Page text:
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Reflections all around us

May 17, 2010 at 12:57 PM

GATEHOUSE NEWS SERVICE

The crescent moon glides past Venus this weekend, adding a vivid dimension to the scale of our solar system. As we watch night to night, see how the Earth’s satellite heads past Mars, and later, Saturn. Each night of the moon’s trek, our night sky brightens more with the glare of sunlight increasingly reflecting off lunar soil.

Venus is shining brilliantly westward during evening twilight. Glowing at -3.9 magnitude, the second planet from the sun outshines all the stars in the night sky- as seen from here. Its luminance is both due to the closeness to the Sun and its global cover of white clouds.

Orbiting the sun at an average distance of 67.2 million miles, Venus only gets as close as about 26 million miles. The planet is currently considerably farther, on the far side of its orbital loop.

The Earth’s moon, however, is approximately 238,000 miles from our world. At its closest, Venus is still 109 times more distant than the moon.

Take a close look at the crescent moon for the earth shine filling in the dark portion. That’s light from the sun, reflecting off the Earth, and reflecting back toward us from the moon. You may see this with unaided eyes, but the view with binoculars is outstanding. You should be able to discern the lunar “seas” (dark, hardened lava plains) that make up the familiar “Man in the Moon” pattern.

Earth shine, by the way, is proof the Earth is round. If you live on the East Coast, you’re seeing the light bouncing off the Pacific and West Coast. Never been to Hawaii? At least you can see the sunlight reflected from the island chain - and much else!

As the phase of the moon increases, earth shine is still visible, but you will need a telescope.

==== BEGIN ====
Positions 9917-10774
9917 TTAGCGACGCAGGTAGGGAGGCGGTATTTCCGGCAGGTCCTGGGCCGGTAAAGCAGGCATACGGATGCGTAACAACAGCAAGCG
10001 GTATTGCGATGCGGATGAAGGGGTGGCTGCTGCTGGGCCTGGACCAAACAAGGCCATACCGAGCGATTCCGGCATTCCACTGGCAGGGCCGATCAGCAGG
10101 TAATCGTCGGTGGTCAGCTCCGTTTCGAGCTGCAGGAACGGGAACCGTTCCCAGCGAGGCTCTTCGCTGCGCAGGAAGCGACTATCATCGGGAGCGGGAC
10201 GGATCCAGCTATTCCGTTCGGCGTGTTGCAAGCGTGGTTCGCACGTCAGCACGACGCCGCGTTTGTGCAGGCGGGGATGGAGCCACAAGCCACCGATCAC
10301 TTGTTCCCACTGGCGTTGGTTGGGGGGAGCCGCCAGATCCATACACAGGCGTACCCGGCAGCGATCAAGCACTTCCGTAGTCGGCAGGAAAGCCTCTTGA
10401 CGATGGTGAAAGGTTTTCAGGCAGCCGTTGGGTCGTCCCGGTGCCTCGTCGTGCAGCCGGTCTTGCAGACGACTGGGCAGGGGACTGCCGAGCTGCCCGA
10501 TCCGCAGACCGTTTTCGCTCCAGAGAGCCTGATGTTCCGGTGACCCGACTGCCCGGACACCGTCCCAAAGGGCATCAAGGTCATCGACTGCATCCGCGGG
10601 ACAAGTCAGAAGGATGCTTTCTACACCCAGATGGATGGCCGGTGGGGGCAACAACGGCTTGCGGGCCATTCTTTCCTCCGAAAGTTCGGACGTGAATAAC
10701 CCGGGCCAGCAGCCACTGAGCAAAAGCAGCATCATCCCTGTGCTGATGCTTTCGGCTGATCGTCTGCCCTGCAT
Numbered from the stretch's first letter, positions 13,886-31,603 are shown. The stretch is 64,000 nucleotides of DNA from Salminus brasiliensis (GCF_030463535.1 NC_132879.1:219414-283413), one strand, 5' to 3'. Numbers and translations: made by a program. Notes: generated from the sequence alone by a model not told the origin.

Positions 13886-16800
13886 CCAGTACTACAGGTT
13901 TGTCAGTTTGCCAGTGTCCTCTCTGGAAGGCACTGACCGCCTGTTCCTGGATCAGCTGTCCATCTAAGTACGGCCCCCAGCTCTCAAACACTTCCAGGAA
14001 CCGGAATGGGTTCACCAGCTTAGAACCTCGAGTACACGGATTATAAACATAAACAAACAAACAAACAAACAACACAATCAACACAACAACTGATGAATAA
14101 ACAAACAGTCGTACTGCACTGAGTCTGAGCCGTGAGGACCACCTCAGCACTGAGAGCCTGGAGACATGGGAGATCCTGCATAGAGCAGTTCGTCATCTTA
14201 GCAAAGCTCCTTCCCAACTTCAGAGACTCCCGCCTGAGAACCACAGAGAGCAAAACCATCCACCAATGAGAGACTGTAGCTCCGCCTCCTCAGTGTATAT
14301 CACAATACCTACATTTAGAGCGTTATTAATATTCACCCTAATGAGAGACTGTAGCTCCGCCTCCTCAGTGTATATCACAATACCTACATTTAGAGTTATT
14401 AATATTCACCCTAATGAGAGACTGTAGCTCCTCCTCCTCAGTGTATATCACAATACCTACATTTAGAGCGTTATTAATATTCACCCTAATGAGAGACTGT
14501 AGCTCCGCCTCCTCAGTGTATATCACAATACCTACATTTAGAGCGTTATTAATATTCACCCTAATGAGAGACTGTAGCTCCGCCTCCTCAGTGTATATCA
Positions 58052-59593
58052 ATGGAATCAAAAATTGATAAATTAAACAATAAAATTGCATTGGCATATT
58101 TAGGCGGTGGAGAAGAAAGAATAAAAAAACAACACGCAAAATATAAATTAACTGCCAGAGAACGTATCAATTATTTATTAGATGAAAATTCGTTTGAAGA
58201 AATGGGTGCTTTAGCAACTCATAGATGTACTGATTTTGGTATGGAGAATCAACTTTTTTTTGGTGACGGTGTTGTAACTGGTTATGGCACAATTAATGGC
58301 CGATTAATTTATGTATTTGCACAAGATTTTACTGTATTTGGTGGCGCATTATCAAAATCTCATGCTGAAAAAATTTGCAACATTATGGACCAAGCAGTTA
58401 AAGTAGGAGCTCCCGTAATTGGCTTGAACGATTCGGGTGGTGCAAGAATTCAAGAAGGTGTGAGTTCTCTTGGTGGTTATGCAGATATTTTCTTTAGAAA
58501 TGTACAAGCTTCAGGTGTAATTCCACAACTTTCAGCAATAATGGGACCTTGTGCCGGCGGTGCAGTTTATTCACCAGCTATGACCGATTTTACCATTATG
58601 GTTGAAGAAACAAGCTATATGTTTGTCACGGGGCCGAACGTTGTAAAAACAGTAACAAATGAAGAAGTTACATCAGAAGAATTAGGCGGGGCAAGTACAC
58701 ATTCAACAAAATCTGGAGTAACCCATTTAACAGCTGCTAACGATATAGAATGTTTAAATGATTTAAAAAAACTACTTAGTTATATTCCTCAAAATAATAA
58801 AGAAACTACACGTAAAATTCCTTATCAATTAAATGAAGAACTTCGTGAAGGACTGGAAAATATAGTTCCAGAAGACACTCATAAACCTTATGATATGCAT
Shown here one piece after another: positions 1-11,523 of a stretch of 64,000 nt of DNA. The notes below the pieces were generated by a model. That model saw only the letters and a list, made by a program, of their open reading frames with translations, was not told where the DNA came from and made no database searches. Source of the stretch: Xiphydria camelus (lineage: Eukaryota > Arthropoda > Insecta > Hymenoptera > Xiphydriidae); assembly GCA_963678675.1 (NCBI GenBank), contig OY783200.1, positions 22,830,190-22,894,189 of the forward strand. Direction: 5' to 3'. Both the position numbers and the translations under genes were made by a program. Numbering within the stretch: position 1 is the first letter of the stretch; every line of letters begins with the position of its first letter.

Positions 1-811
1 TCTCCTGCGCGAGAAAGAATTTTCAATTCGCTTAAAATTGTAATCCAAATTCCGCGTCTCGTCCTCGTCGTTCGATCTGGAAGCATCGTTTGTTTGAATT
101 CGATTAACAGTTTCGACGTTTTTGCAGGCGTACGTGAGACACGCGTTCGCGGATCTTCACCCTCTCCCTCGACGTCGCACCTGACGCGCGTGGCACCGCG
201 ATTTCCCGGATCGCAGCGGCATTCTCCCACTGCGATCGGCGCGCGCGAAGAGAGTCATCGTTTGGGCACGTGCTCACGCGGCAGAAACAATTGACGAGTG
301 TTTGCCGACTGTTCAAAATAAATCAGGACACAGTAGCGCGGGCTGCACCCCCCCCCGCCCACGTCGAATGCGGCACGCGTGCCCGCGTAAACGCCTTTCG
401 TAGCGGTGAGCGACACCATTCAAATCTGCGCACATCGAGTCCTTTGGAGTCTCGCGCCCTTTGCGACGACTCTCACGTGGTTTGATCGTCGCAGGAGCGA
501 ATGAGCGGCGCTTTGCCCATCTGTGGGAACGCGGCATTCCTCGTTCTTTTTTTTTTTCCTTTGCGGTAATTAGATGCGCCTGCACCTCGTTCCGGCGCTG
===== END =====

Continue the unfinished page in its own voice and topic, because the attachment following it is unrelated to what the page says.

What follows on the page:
First-quarter moon is on May 20; the gibbous phase follows, as the sunlight fills the face leading to full moon on the 27th. With a telescope, place the bright part of the moon just out of the eyepiece field. This will help you see the dimly lit portion where earth shine still rules.

The moon is so bright in a telescope, particularly with larger backyard instruments, that you will be glad to obtain a “lunar filter.” These are available through telescope supply companies.

Like sunglasses, the darkened, high quality glass is contained in a metal rig, which can be threaded onto the back of a telescope eyepiece. The moon will then be much easier on the eyes, but you won’t see earth shine well. Also be sure to remove the filter when moving on to see the stars, or you’ll wonder what happened.

You can easily find the moon in a telescope by aiming generally in the right direction and noting the brightness of the night sky in a low power eyepiece; nudge the telescope towards the increasing brightness. You can “creep up” on the moon and catch the earth shine portion first, with some practice. That way you won’t lose your dark-adapted vision by staring at the brilliant moon, and make faint earth shine harder to examine. This trick also helps you see stars near the moon. It is very interesting to then patiently watch as the moon moves in front of stars (called an “occultation”).

The moon moves west to east in its orbit; that means before full moon, the side covered in earth shine is in the lead and covers stars. Much harder to see is the same star reappear on the bright edge on the other side, about an hour and a half later.

From the moon’s surface, the crescent Earth would also show light reflected from the moon, though not nearly as bright - we suppose it would be called - you guessed it, moonshine! You can see this light every time you stroll out back with the moon high in the sky, and you are away from manmade light sources such as street and house lights.

Venus also shows phases; currently the planet is in gibbous phase but will become a quarter phase and then a crescent for telescope users, later this year. Venus, however, has no moons, and thus lacks reflections.

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Keep looking up!

 

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